It’s a well-established fact that sleep is essential to our physical, emotional and mental health, so getting a good night’s sleep is incredibly important for your health. In fact, it’s just as important as eating balanced, nutritious meals and exercising.
Though sleep needs vary from person to person, most adults require between 7 and 9 hours of sleep per night. Both sleeping too much or too little can be detrimental to your health.
Creating a Sleep-Inducing Bedroom
- Use a good mattress, pillow and bedding.
- Sleeping in a darkened room helps quality of sleep, use black out curtains if you can and avoid electronic devices and TV in the bedroom.
- Make your bedroom as quiet and peaceful as possible.
- Have the right temperature, sleep is most restful in a cool bedroom.
- Use essential oils like lavender in a diffuser to help you fall asleep or put a few drops on your pillow or a handkerchief.
Optimising Your Sleep
- Go to bed at the same time every night if possible, and this will help you to wake up at the same time in the morning. Setting this rhythm will help your sleep.
- Be cautious with naps as it may affect your sleep at night. Power naps can be really helpful but restrict them to twenty minutes maximum.
- Wind down for at least 30 minutes before bed: either with quiet reading, having a relaxing bath, listening to soothing music or try some gentle relaxation or breathing exercises.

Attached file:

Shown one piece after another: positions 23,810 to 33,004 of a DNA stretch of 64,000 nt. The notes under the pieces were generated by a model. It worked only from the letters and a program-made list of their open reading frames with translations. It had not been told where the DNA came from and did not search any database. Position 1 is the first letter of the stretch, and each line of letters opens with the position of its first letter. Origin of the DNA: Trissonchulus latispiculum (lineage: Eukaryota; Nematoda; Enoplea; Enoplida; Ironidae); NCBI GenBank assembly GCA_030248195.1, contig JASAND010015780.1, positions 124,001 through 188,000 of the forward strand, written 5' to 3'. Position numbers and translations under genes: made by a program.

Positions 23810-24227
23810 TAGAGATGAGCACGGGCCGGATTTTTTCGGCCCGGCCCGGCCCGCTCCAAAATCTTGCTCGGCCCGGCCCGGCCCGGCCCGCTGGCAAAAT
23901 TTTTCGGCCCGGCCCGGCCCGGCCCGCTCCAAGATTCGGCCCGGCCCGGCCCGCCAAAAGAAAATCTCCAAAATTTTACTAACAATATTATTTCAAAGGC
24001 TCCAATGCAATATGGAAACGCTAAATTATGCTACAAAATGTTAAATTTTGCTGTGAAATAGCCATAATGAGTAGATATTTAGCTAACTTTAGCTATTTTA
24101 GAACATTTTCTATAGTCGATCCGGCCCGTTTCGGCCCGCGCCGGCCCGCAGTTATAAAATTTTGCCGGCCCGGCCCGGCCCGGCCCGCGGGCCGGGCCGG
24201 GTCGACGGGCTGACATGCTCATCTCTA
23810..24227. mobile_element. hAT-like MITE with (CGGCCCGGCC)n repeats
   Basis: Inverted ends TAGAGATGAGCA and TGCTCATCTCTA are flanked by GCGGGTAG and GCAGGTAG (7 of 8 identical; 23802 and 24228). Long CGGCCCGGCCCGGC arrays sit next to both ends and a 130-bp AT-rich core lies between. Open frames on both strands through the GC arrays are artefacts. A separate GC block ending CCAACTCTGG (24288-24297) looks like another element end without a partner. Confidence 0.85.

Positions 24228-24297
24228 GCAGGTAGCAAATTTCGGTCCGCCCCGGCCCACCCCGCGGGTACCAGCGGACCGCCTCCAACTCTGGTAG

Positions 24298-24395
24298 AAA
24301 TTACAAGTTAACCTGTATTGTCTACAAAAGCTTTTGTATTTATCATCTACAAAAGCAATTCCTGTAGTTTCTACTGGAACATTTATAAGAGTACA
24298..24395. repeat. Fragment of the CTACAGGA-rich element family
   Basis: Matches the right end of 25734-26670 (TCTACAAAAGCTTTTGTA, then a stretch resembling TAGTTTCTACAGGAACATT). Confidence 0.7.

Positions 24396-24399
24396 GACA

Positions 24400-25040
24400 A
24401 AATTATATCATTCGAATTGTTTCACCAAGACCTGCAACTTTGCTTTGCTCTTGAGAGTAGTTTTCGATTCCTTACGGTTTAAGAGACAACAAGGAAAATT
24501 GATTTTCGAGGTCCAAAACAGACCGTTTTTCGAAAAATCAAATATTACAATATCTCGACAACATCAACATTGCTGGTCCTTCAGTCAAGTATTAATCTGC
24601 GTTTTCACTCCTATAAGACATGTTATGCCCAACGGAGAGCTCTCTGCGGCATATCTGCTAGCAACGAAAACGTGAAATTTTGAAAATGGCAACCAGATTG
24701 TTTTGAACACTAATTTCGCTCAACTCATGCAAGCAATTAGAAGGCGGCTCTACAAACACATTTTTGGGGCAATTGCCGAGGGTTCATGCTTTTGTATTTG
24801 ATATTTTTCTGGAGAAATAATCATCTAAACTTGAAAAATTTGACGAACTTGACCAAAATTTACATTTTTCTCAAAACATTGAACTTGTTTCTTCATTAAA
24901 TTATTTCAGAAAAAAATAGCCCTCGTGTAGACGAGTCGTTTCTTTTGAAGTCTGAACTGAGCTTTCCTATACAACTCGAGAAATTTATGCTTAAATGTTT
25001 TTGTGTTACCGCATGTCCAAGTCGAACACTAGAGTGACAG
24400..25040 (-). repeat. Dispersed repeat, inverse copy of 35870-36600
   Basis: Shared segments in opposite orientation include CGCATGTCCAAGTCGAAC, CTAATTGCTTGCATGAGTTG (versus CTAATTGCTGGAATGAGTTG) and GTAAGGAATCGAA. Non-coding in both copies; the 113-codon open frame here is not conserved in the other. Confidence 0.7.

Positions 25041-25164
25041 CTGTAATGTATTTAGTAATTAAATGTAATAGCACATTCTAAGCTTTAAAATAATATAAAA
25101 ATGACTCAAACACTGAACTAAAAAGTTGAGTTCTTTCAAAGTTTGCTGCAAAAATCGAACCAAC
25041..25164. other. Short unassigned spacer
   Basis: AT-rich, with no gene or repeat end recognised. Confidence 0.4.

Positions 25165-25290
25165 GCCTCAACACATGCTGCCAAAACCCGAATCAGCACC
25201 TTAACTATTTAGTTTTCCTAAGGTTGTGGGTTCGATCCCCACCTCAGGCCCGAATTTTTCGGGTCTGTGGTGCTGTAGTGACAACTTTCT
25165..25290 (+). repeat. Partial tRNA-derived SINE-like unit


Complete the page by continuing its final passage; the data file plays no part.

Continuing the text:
- Avoiding bright light before going to bed helps you transition to bedtime and contributes to your body’s production of melatonin, a hormone that promotes sleep.
- Disconnect from digital devices as the blue light from their screens can suppress your natural production of melatonin. As much as possible, try to disconnect from all devices for 30 minutes or more before going to bed.
- Be out in daylight to help with your circadian rhythm, your natural sleep–wake cycle.
- Daily exercise helps with relaxing before going to bed. However, intense exercise close to bedtime may hinder your body’s ability to effectively settle down before sleep.
- Reduce your caffeine intake, especially after 3pm. Although alcohol may seem to help you get to sleep, it affects the brain in ways that can lower sleep quality.
- Do not go to sleep on a full stomach and avoid fatty or spicy foods at night. Opt for a healthy alternative for an evening snack like a banana, a few almonds, or a chamomile herbal tea.
- Smoking or being exposed to cigarette smoke may reduce your quality of sleep.
If you Still Cannot Sleep
- Try relaxation techniques, with “tummy” breathing, mindfulness meditation, progressive muscle relaxation, and guided visualisation.
- Here are some meditations you may find useful:
- Experiment with different methods to see what will work for you.
- Keep a sleep diary so you can spot patterns and see what works best for you.